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Crop Science Abstract -

Inheritance Studies of Bract Size in Cotton1


This article in CS

  1. Vol. 22 No. 5, p. 1041-1045
    Received: Dec 21, 1981

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  1. D. T. Bowman and
  2. J. E. Jones2



Bracts in Upland cotton, Gossypium hirsutum L., have been implicated in byssinosis, a lung disorder associated with textile mill workers. Before initiating a breeding program with the objective of reducing bract trash in machine-harvested seedcotton, inheritance studies were performed on the trait bract size or bract surface area.

In the first study, heritability was calculated from regression of 83 F3 plot means on F2 plant values from a cross involving a small bract parent and a nectariless normal bract breeding llne. Correlation coefficients were calculated to determine herltability in standard units. Highly significant regression and correlation coefficients of 0.69 and 0.75, respectively, were computed for heritability estimates.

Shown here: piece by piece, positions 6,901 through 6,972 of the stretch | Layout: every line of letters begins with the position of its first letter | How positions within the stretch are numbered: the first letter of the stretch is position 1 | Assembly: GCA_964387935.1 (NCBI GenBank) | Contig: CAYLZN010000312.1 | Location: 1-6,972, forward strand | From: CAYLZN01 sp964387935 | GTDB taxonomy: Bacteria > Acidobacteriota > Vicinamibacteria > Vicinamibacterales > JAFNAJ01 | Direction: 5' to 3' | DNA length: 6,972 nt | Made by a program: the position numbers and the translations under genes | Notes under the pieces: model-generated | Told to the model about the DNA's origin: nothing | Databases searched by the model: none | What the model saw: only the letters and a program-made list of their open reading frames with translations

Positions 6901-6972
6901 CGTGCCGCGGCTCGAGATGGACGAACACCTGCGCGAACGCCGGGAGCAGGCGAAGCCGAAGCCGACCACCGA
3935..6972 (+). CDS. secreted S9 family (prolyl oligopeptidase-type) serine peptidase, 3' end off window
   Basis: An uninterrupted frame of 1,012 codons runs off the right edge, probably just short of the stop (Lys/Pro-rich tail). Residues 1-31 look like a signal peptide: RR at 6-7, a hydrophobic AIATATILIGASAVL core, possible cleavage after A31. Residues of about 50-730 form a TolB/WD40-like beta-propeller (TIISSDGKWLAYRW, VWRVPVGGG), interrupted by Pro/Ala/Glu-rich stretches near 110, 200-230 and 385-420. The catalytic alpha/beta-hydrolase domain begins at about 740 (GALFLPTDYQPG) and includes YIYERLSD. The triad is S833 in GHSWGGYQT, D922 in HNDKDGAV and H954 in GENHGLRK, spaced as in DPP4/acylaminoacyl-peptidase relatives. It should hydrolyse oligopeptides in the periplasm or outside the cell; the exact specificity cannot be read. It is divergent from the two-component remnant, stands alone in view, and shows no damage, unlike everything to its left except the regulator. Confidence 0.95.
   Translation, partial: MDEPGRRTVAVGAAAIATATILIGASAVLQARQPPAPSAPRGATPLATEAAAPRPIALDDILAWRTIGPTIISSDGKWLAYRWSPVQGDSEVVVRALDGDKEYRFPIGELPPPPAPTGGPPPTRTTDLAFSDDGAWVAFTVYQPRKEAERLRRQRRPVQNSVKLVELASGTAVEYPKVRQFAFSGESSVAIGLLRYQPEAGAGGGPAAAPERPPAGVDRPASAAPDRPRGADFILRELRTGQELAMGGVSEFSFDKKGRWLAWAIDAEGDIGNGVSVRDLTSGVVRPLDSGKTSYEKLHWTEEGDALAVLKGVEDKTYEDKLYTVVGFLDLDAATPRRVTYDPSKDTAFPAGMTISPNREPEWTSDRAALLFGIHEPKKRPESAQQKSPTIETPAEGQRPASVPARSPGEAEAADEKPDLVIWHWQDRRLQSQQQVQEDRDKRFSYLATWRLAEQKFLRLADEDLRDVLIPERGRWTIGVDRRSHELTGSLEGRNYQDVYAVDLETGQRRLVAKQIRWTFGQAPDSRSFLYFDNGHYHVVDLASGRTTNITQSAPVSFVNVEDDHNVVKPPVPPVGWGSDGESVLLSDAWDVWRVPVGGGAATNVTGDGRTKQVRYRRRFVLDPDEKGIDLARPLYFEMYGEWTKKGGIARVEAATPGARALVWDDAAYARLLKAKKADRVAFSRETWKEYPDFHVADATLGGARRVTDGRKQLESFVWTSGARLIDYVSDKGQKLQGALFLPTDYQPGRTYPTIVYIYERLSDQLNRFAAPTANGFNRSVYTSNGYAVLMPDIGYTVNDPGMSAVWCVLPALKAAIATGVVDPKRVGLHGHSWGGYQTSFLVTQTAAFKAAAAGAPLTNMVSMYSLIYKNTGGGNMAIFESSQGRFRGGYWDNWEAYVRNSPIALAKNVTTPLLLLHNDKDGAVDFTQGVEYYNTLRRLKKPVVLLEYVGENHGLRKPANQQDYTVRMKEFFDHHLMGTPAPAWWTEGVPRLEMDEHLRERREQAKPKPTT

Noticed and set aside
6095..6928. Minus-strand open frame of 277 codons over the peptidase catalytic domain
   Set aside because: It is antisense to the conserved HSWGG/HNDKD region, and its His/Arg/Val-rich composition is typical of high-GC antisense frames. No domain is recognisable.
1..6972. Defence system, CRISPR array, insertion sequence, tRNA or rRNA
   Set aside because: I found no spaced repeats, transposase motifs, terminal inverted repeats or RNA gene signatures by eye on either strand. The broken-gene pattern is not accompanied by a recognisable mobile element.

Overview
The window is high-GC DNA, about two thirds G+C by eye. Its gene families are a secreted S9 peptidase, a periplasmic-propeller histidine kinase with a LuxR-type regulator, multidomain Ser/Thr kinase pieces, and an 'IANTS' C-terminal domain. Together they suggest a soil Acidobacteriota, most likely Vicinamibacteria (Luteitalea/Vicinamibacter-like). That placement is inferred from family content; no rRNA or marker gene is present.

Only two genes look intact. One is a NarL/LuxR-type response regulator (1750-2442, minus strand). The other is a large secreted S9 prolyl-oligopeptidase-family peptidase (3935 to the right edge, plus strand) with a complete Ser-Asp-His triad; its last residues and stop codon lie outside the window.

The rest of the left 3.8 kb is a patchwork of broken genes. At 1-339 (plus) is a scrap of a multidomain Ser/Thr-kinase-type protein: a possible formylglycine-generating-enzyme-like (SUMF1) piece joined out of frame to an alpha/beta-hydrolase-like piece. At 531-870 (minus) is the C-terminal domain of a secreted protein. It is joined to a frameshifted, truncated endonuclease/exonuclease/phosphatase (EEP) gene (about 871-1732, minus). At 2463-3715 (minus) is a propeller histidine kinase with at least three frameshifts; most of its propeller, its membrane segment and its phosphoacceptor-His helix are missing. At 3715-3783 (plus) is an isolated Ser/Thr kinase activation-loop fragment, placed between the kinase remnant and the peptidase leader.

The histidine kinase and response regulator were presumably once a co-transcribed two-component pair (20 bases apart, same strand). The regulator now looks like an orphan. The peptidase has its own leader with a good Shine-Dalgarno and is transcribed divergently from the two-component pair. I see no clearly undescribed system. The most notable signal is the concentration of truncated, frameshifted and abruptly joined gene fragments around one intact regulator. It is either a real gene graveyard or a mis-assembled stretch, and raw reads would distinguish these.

In the second study a seven parent diallel was used and analyzed by the procedures outlined by Jinks and Hayman. The experiment included the seven parents, their 21 F1's, and their 21 F2's and was performed at two locations for 2 years.

Partial failure of the assumptions of no epistatis, no multiple allelism, and independent gene distribution was observed in the three general tests. Epistasis and multiple allelism were tested and considered negligible. Discrepancies were noted between populations for estimates of frequency of alleles and dominance gene effects. Partial dominance was expressed at most loci where dominant alleles governed bract surface area. Narrow-sense heritability estimates indicated that bract size heritability was primarily additive although dominance gene effects contributed significantly. Parents were identified with bract size and levels of dominance suitable for cultivar breeding programs.

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